Rooms 50 /Architecture Christine Beaumont and Achim Gergen /Interior Design Nicolay Design and Connie Kotte /The Original Günter Wagner
A stately historic mansion replete with its own park, La Maison Hotel is defining a new market for upscale hotels in Saarland, a state in the west of Germany, about 10km to the border of France and 45km to Luxemburg. Saarlouis city was named after Louis XIV, and La Maison nobly reflects this namesake. Throughout the villa, the life of the King of France is chronicled in pictures and graphics, connecting the modern interior with the history of Saarlouis. The hotel provides plenty of opportunity to indulge. Its Louis restaurant, located in a former court house, showcases chef Martin Stopp’s signature style that stands for both tradition and innovation. The creative chef's ever-changing menu is inspired by fresh ingredients, quality, and heritage. While a modern glassed winter garden, which is suspended over the park, accommodates the bistro Pastis and the delicatessen shop, which are cascaded in an inventive lighting design that includes copper saucepans. Combining original and modern details, La Maison is where history and the contemporary intersect.
SCN - Saarbrücken Airport
Food & Drink
Louis restaurant: seasonal cuisine, Pastis bistro, bar
Spa & Recreation
Conference & Meetings
3 meeting rooms (22 to 108sqm)
Rooms & Suites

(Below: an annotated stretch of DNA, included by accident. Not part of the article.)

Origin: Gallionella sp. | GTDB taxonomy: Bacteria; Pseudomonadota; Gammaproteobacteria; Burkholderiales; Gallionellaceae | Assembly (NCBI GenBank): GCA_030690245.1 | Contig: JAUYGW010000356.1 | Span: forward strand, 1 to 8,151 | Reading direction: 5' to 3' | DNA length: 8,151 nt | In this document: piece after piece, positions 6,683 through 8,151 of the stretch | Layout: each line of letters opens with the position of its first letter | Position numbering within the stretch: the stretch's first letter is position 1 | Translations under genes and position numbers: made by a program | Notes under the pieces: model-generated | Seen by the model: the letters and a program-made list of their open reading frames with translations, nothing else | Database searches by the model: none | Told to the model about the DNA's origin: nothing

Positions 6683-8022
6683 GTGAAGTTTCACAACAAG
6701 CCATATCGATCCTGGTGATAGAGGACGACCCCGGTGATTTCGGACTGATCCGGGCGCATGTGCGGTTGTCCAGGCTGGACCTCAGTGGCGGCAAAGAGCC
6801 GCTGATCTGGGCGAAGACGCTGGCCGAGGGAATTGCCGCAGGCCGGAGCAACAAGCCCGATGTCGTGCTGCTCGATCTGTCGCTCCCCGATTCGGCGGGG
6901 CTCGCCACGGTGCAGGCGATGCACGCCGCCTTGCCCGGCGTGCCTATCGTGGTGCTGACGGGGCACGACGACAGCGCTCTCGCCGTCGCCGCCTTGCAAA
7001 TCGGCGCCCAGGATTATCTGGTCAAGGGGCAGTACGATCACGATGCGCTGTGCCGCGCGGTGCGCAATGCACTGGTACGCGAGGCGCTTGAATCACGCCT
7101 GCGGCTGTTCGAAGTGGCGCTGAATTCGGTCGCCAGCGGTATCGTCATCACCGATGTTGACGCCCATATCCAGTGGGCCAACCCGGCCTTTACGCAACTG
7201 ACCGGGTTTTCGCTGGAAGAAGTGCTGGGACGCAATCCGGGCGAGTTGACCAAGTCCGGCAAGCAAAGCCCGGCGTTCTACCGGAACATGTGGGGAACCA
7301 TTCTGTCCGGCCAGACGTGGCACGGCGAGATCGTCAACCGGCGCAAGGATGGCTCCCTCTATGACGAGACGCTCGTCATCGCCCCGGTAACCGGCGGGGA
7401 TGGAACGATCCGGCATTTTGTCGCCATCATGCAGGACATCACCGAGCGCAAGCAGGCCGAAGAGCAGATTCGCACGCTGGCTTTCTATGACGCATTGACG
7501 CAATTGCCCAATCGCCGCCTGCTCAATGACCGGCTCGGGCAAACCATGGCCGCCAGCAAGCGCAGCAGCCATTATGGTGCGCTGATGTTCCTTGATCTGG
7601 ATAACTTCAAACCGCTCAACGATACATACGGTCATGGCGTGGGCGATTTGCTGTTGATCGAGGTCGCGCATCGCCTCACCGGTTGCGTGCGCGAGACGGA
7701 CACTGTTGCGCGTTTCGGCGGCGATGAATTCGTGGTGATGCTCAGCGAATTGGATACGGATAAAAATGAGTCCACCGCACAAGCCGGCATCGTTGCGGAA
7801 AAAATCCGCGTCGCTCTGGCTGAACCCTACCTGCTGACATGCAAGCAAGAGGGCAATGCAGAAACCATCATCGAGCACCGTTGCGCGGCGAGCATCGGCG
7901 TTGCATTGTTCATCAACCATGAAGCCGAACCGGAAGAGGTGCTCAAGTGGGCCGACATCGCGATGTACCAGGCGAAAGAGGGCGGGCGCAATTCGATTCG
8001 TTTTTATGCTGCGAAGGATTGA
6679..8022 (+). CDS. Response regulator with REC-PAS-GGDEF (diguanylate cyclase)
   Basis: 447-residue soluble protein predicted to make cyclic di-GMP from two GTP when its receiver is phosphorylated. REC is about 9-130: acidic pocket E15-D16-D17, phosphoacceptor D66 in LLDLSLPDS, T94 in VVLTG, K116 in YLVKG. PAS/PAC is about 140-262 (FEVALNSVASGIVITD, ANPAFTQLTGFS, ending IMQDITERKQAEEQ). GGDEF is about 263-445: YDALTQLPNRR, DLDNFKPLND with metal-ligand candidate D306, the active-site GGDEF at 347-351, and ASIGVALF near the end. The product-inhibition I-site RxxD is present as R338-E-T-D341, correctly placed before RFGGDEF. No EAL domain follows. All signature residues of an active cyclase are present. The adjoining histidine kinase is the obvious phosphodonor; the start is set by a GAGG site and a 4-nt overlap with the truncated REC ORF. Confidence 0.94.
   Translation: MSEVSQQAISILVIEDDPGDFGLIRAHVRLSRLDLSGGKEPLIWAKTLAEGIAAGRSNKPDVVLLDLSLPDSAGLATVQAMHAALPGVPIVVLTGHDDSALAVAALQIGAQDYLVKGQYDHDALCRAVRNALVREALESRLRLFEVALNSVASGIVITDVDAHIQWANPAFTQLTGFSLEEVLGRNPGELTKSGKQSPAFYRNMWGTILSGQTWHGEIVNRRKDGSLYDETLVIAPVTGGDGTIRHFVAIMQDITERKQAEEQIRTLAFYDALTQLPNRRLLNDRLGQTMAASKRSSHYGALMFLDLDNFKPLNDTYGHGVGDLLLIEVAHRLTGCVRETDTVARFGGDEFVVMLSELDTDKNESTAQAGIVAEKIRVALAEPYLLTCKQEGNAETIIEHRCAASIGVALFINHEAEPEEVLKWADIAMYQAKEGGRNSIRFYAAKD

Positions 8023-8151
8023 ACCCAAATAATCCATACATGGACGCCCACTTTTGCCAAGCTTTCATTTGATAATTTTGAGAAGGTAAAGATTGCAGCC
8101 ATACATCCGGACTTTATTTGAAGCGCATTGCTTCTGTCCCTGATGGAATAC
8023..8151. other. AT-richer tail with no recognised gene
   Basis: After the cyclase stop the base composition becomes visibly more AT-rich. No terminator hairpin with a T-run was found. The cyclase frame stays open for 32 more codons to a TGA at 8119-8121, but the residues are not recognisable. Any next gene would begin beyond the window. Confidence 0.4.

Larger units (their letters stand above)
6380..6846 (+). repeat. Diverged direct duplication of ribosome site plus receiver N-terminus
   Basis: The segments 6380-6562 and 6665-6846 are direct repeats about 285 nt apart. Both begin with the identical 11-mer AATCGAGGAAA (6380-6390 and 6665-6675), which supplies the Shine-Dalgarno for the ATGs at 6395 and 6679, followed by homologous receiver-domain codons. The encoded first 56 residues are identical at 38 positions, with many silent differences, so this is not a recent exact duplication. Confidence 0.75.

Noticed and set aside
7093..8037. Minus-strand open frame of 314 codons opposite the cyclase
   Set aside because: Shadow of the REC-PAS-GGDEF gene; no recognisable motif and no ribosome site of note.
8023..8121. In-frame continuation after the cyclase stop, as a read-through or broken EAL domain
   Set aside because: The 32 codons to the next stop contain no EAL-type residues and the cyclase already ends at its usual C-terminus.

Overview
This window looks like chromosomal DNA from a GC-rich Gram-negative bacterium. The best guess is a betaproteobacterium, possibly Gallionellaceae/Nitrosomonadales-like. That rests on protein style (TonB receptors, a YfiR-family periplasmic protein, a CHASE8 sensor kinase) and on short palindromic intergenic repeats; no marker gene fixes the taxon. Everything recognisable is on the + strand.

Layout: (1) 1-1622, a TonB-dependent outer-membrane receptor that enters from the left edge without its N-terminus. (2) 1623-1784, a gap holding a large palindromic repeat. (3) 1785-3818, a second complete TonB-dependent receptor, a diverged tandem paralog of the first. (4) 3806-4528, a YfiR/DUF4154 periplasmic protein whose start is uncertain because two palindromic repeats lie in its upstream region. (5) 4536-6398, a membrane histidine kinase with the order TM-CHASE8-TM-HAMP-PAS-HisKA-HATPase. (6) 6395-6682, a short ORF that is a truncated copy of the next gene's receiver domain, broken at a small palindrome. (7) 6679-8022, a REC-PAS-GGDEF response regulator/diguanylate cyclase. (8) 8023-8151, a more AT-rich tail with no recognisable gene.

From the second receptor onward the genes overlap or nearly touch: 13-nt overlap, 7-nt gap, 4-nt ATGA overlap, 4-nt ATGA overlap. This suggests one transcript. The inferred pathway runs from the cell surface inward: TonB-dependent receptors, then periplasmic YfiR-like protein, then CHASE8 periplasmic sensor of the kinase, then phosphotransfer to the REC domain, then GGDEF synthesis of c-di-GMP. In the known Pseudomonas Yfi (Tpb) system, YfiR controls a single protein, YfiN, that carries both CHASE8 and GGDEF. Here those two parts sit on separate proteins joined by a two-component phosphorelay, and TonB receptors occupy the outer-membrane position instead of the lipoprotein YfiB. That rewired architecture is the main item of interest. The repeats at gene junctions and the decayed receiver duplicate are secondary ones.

La Maison’s 50 guestrooms and suites cast a nostalgic eye back to the days of Louis XIV—the eponym of the property’s hometown, Saarlouis—with sumptuous textures, bold dashes of mustard yellows and racing greens, and aged photos of the once-King of France. Apart from the City Side Room that features either a double bed or twin beds, all of the rooms and suites boast king-size beds; views of the city, park, or property gardens; adjustable mood lighting; and advanced audiovisual technology. In addition to providing optimal comfort, the design elements aim to spark an “aha effect”, says Stuttgart-based interior designer Birgit Nicolay, who reflects the aristocratic character of the area with herringbone hardwood floor and bespoke leather furnishings in many of the rooms and suites.
When you’re given the reigns to a company that is credited with introducing frozen pizza to Germany and changing the face of its food market industry, hotels seem a strikingly divergent path. But Günter Wagner’s decision to open a hotel seems preordained; his father owned a hotel in the small town of Braunhausen and Wagner even went to culinary school and worked in a Michelin-starred restaurant. When he retired from Wagner Frozen Food Company, the Saarland-native’s mind returned to hotels. The result is La Maison Hotel, Saarlouis’ first upscale hotel—a property that’s been missing in this stunning French-German city, and one that is changing the local hospitality scene.